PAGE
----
Two remaining trees from the original seven planted by GBM
On our penultimate day in Kenya, Mia and I visited Kama Kunji, an area on the eastern side of Nairobi where, on June 5, 1977, Wangari Maathai had planted seven trees in honor of seven Kenyan freedom fighters whom she felt had not been sufficiently honored—a planting that effectively marked the beginning of the Green Belt Movement. Kenya has always had a problem recognizing its past, especially since many of the practices of the colonial British were continued by Jomo Kenyatta and the Kenyan elite after independence in 1963, and the efforts of the Mau Mau rebels were enveloped in controversy. We now know, however, that Mau Mau rebels killed relatively few (under fifty) white settlers in the 1950s, while tens of thousands of black Africans, mainly from the Kikuyu people—who were the main instigators of the independence movement and from whom Wangari Maathai and Jomo Kenyatta (as well as the current president, Mwai Kibaki) came—were rounded up and put in concentration camps, where many of them died of sickness or starvation. Many hundreds of so-called rebels were shot or hanged. This was in the 1950s, and it was all the fault of the British. That made me feel really proud.
In 1977, Kama Kunji was an expansive park, with a road lined with trees cutting through it and functional houses spaced along one of the slopes. The park served as a political gathering point, since it was from a hill near the park that Kenyatta held his first rally after independence and activists gathered during the “second revolution”—the period known as Saba Saba (or “seven seven”), when multiparty democracy was restored to Kenya on July 7, 1992.
However, in the last twenty years or so, illegal squatters from the countryside—including Maasai—have moved in so that the fringes of the green area that is still the park are now filled with shacks where all manner of things are sold, and nearby there is a large area of ironmongeries, where every conceivable metal utility item—packing cases, watering cans, trays, drains, cutlery, etc.—that they have hammered and welded into shape using scrap metal and their own muscle is sold.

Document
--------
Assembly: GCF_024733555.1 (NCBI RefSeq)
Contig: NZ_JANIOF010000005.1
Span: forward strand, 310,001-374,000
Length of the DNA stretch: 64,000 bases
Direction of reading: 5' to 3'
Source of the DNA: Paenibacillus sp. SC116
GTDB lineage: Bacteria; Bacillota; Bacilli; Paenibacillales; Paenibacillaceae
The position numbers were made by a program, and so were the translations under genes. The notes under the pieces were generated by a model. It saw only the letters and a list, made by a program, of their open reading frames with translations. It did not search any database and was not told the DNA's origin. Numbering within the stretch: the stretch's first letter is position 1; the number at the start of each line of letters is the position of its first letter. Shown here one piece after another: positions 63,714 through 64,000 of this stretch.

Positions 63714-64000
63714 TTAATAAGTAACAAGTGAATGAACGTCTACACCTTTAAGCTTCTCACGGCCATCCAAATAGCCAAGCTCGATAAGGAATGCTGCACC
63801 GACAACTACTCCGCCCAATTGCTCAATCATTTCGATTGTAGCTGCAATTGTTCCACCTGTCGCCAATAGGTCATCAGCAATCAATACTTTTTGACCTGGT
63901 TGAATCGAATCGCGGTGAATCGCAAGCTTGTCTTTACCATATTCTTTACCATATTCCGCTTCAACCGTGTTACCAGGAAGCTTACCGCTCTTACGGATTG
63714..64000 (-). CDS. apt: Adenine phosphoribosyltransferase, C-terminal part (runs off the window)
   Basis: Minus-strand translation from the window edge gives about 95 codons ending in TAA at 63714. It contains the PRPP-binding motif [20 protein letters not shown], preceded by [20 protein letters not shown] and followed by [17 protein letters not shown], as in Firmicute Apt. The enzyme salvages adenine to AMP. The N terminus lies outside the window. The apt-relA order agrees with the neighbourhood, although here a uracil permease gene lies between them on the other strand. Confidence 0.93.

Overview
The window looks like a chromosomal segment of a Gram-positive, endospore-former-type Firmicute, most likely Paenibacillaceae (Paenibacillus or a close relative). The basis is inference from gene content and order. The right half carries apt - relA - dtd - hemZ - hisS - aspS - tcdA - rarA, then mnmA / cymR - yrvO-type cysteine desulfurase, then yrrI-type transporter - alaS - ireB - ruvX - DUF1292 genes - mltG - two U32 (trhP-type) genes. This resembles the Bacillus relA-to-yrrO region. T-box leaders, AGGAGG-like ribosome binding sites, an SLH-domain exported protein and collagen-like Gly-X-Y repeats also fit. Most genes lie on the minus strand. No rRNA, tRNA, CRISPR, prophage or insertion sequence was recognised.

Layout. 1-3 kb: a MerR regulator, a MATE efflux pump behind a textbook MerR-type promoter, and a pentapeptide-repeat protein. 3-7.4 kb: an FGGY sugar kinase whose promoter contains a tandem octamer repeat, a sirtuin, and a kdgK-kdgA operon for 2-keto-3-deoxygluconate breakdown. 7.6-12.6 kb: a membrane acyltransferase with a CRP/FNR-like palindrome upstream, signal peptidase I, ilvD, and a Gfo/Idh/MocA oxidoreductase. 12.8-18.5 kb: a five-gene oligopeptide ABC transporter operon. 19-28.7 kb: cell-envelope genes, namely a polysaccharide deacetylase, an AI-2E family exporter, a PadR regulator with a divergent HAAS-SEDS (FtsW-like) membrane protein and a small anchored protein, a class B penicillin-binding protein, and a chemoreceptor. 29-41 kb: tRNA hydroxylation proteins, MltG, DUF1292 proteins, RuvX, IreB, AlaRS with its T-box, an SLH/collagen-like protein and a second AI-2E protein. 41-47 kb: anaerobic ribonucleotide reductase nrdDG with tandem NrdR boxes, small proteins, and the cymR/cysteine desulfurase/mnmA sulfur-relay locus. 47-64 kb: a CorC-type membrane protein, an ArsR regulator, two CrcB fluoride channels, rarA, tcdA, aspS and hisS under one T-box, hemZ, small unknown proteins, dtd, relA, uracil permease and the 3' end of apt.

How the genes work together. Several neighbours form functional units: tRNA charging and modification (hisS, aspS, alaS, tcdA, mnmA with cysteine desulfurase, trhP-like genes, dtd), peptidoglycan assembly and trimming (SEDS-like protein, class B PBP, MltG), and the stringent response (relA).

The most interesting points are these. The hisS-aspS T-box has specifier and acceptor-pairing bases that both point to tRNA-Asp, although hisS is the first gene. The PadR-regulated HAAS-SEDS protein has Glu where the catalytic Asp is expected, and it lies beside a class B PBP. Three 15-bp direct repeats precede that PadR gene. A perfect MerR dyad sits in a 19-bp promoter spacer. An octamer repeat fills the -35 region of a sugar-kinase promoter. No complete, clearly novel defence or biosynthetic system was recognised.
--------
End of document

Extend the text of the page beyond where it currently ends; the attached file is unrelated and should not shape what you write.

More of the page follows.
Unfortunately, three of the original seven trees have gone. One fell into the Nairobi River that cuts a dirty brown, heavily polluted and erosive swathe along the perimeters of the park, separating one group of shacks selling things from another. Children play and scavenge along the riverbanks, where trash has been so compacted into the soil that it is difficult to tell what is riverbank and what is trash. Two of the trees had been cut down and burned in the last five years—not for use as housing or charcoal or fodder for the animals (who roam around relatively freely), and for which purpose the trees would originally have been planted, but because of rituals whereby when a person dies—and this area sees A LOT of deaths—his or her relatives conduct vigils and discussions about burial over two weeks and have to build a fire to talk through the night, and so cut down a tree. (One of the trees, we were told by a Green Belt Movement member who accompanied us, along with an old-timer who ran a GBM tree nursery in Kama Kunji, was sixty-five feet tall and had a huge crown some seventy-feet across.) All that were left of these trees were the stumps, on one of which a huge, dead, decomposing rat lay strewn, an apt symbol for the devastation.